By Jennifer Pattison Tuohy

Smartphones are an indispensable part of conducting business today, and it’s not surprising that more small businesses are beginning to use them in place of traditional landlines. When used properly, smartphones can greatly increase an employee’s productivity, allowing them to stay on top of calls, emails, and messages when they’re away from their desk.

However, it’s no secret that smartphones can be distracting, and it can be difficult to know when an employee is messaging with clients or texting their buddies about weekend plans. To help alleviate the issue of smartphones being more of a distraction than a productivity tool, it’s crucial to establish basic rules that will set boundaries and develop a certain etiquette for your small business.

Collaborate with your team to create a set of rules for your workplace and remember to follow them yourself and enforce them unilaterally. The following suggestions can get you started, but every company is unique, so remember to tailor the rules to meet your team’s specific needs.

Phone-free meetings

Even if smartphones are an essential part of your work flow, in-person meetings should still take priority. Make sure your employees are fully present during company meetings or one-on-one collaborations with a strict “Phones Face Down or Out Of Sight” policy.

Set smartphone work hours

An advantage to using smartphones for work is the ability to stay in touch 24/7, but it’s just as important for your employees to maintain a work/life balance. Setting clear guidelines, such as no work emails, calls, or texts before 7 a.m. or after 7 p.m. (except for emergencies) can help set boundaries between work and personal time.

Define acceptable methods of communication

Smartphones at work make it easy to slip into less-professional forms of communication. Set rules for how your employees should communicate with prospective clients (e.g. emails or phone calls only), regular contacts (e.g. texting and instant messaging), and with each other (e.g. a specific platform for internal messaging). Consider banning the use of emoticons or acronyms (e.g. BRB!) in certain communications.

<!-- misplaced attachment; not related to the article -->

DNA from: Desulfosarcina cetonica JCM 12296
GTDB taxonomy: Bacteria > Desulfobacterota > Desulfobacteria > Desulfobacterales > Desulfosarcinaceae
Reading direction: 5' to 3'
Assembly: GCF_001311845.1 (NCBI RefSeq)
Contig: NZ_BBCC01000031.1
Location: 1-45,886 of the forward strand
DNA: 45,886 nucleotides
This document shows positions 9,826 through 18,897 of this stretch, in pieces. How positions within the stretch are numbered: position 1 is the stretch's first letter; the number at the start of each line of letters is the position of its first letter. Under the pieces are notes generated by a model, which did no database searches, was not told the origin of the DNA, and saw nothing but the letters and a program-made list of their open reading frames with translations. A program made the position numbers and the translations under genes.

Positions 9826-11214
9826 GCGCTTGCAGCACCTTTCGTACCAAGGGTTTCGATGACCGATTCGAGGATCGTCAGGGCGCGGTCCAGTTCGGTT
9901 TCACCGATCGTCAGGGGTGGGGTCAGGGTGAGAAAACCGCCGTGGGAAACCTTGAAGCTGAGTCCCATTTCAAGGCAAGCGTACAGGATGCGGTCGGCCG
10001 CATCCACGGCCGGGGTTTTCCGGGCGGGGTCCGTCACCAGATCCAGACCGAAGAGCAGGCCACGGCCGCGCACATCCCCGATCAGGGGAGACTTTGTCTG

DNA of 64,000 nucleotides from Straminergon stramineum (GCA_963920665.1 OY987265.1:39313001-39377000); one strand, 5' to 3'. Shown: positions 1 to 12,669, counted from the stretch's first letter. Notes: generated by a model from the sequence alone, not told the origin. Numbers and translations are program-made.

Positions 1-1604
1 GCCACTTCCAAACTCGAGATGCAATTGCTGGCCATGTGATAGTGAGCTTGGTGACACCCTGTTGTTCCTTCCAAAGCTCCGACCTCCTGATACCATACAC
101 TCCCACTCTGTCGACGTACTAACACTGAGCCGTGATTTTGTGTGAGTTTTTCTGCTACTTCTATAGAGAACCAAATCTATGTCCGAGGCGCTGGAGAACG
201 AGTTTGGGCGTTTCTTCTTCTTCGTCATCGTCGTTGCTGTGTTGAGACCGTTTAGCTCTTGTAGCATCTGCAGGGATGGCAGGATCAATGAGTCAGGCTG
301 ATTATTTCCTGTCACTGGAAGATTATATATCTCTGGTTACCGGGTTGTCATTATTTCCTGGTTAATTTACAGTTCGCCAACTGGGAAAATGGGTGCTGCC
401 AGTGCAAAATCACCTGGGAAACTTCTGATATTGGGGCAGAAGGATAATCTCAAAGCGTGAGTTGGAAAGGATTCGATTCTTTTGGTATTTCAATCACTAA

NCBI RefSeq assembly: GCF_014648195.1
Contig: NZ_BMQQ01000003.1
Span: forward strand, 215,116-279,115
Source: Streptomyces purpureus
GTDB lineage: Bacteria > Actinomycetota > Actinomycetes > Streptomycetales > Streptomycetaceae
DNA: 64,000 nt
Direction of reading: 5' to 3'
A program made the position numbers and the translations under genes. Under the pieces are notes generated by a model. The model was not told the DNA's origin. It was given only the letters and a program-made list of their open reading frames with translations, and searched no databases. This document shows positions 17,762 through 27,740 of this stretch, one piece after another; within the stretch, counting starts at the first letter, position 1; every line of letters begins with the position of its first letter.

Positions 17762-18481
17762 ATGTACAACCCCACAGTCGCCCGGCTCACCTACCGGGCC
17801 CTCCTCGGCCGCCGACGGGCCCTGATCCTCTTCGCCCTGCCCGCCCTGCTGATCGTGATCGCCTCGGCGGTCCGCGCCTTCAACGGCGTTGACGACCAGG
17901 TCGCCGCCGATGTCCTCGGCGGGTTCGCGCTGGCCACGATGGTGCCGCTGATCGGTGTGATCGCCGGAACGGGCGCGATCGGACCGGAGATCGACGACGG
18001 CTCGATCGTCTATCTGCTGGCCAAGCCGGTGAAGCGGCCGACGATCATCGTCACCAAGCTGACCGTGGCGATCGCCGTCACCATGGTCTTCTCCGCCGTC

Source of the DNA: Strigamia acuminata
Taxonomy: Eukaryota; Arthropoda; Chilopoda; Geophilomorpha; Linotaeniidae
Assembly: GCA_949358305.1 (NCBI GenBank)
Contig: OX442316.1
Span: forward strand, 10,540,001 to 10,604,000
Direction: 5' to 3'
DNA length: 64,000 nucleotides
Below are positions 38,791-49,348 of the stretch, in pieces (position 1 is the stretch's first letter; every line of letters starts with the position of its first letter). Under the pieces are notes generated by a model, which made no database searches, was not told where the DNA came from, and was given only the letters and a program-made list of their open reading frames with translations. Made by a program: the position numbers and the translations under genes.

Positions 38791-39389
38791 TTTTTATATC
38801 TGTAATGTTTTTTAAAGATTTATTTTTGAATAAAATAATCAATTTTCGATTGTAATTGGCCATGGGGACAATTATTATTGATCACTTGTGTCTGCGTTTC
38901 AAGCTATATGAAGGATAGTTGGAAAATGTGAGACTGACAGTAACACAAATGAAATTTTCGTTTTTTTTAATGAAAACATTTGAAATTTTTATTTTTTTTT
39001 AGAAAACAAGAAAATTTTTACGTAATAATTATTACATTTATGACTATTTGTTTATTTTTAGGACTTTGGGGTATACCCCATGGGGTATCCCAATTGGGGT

Voicemail expectations

If your employees are using personal smartphones for work calls, they should update their voicemail daily just as they would on a work landline. For example, if they’ll be in meetings all day, their current message should reflect this. If a personal phone is the only method of communication your clients have with your employees, it’s important to keep them informed.

Smartphone etiquette for open floor plans

If your office has an open floor plan, consider adding these basic smartphone etiquette rules to your policy:

  • Don’t use the speakerphone for phone calls or to listen to voicemail
  • Pick a professional ringtone and silence it if you leave your phone at your desk
  • Take personal calls in the hallway, a conference room, or outside

Keeping your business secure

Allowing your employees to use their own smartphones, rather than supplying them with a work phone, is a huge cost savings for your business, but it does come with some risks — chief among them security.

Personal smartphones are harder to control and manage remotely, potentially putting your company’s data at risk. Enabling a VPN system for your employees to use when out of the office, plus instituting regular training regarding updating software, spotting malicious links, and downloading apps can help keep your company’s sensitive information safe.

As many small businesses are turning toward employees using their own devices, office smartphone etiquette is an important issue to tackle. These steps can help set some ground rules to define clear boundaries between work and personal time and set reasonable expectations for when and how smartphones should be used in the office.

Jennifer Pattison Tuohy is a freelance writer and contributor for Xfinity Mobile. She writes about mobile phone technology, consumer tech, small businesses, and green living for a variety of newspapers, magazines, and online publications.

Smartphone stock photo by Dean Drobot/Shutterstock